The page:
In dealing with the many individual country challenges raised by the switchover, experts recommend regional co-ordination to meet the June 2015 deadline.
By Safet Kabashaj for Southeast European Times in Pristina -- 09/07/12
The analogue-to-digital switchover requires legal and technical infrastructure and usually takes two and a half years to complete, according to experts. [Reuters]
The switchover from analogue to digital broadcasting is well under way in the region, but because of different practices, timing and problems, the countries are struggling to meet the June 2015 deadline when the analogue switch off will commence in Europe.
Experts say the transformation process is complicated and costly and can take several years. It requires a special legal framework, strategy, investment in technology and a public information campaign.
"The Digital Broadcasting Law [in Montenegro] was amended in June and the final analogue switch off date was postponed until mid-June 2015," Jadranka Vojvodic, deputy director of the Montenegrin Agency for Electronic Media, told SETimes.
Vojvodic explained the overall legislative framework revision process coincided with the lack of interest and commitment from key stakeholders, a common problem.
The process in Kosovo stalled because the Council of Independent Media Commission (IMC) is not complete, which precludes it from adopting a digitalisation strategy.
"For 18 months, IMC has not had a council, and despite the commitment from the executive office to fulfill its duties as stipulated by the law, we cannot finalise the strategy," Naile Krasniqi Selimaj, IMC chief executive, said.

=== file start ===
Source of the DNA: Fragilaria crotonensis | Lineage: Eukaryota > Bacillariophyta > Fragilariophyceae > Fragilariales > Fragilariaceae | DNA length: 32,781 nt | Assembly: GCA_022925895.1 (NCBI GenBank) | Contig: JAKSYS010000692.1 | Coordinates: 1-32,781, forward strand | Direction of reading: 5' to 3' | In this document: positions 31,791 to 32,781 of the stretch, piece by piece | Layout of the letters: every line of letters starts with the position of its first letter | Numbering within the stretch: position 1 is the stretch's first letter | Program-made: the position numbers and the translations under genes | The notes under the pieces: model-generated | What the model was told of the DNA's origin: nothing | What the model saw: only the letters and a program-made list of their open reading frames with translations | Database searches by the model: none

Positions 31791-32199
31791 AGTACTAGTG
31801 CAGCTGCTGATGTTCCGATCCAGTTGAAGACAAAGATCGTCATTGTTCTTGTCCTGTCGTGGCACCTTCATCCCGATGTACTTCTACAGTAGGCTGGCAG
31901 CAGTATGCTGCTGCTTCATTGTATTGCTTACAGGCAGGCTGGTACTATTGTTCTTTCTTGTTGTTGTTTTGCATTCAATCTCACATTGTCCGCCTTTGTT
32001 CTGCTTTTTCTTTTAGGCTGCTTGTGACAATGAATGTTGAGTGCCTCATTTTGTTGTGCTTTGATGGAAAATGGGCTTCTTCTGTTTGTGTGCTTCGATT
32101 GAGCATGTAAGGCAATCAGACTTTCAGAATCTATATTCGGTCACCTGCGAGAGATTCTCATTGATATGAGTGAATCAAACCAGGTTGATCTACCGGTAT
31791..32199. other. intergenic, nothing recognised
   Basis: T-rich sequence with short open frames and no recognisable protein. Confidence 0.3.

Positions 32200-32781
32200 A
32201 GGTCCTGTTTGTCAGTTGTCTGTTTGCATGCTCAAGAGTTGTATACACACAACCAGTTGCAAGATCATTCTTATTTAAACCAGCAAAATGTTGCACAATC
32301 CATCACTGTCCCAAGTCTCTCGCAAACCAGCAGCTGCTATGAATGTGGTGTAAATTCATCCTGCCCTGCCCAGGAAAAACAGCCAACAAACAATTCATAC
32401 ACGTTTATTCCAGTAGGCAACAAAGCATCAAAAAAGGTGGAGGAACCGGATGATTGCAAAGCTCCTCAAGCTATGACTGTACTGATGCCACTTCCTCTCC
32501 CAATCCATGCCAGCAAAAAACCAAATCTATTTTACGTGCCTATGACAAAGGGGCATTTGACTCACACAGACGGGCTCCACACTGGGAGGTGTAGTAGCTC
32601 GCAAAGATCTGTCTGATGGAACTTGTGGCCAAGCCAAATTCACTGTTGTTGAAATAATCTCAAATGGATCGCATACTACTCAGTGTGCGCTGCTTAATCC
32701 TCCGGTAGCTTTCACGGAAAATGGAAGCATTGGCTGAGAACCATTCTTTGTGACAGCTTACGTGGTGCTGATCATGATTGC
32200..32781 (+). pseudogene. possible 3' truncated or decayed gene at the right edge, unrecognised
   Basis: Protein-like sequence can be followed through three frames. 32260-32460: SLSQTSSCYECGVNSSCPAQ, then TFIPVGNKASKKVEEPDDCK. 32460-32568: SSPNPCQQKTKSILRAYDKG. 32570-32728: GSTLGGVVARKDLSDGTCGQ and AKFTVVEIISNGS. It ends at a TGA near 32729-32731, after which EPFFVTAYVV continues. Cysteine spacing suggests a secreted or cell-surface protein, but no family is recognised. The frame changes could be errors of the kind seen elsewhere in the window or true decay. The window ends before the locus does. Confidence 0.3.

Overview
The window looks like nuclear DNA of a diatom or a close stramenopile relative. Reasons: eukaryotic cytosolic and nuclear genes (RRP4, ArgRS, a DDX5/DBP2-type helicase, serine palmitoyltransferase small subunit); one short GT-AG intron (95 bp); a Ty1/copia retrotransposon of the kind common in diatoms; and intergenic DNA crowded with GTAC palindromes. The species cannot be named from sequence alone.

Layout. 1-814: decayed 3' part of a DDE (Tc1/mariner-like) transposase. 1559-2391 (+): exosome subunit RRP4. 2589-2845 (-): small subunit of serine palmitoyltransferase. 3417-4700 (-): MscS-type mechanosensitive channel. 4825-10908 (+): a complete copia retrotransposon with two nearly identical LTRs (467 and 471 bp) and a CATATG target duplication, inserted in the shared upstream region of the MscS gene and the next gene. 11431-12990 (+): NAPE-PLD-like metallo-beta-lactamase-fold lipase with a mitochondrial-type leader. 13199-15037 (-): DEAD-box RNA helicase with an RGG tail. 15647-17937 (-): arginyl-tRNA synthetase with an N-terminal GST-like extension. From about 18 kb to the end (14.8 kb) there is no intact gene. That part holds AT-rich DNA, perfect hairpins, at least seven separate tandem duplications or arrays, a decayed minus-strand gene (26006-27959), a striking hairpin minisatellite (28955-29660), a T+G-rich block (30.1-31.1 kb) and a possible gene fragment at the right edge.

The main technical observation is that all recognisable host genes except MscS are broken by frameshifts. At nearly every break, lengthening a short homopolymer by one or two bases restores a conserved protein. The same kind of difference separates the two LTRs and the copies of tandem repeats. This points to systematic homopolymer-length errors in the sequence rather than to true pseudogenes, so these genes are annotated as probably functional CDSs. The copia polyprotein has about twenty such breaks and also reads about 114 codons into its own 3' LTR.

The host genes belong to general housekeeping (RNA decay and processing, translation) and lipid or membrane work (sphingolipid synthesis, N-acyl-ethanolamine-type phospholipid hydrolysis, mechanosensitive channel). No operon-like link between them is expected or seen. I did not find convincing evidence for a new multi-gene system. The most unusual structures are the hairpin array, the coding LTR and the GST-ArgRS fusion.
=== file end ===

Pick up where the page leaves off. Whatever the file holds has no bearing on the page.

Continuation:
Selimaj is adamant Kosovo will complete the switchover in due course with external support. Not being a member of the Geneva-based International Telecommunication Union, however, complicates meeting the deadline.
Bosnia and Herzegovina (BiH) is awaiting the approval of the new digitalisation action plan, according to Sinisa Petrovic, assistant director for radio frequency in the BiH Communications Regulatory Agency.
"The realistic estimated time to begin work is at the end of 2014 or early 2015, but no way after mid-June 2015, the day we are obliged to complete the transition from analogue to digital according to international agreements," Petrovic said.
Albania has yet to adopt a digitalisation strategy and a law to begin the process.
The switchover process is in the beginning stages in Macedonia, and results there are promising. Macedonia was the first in the region to start digital broadcasting, but in a cable system, according to Selver Ajdini of Macedonia's Broadcasting Council.
"Based on the information I have, we will switch off the analogue broadcasting on June 30th, 2013," Ajdini told SETimes.
Turkey, which plans to complete the process by June 2015, needs to erect numerous transmitters to cover the entire population but faces significant costs.
"The installation costs of that many transmitters become very high," Erdem Cakmak, an expert from Turkey's Radio and Television Supreme Council, told SETimes.
British digitalisation expert Andrew Dumbreck told SETimes that given the challenges the regional countries face, co-operation among them is crucial.
"It makes a great deal of sense for Balkans countries to co-operate together on developing switchover plans, in terms of frequency co-ordination, switchover timings and broadcast and receiver specification," Dumbreck said.
Damir Hajduk of the Croatian Council Media in the Agency for Electronic Media agreed.
"The optimal timeframe to complete the switch off is 2015, if all stakeholders reach consensus about the most important things in the process," Hajduk told SETimes.
Croatia is the only regional country that has already completed the switch.
"More important than the date is designing a good switchover plan, with clear goals and dates, and planning a sustainable and well managed TV broadcast system," Dumbreck said.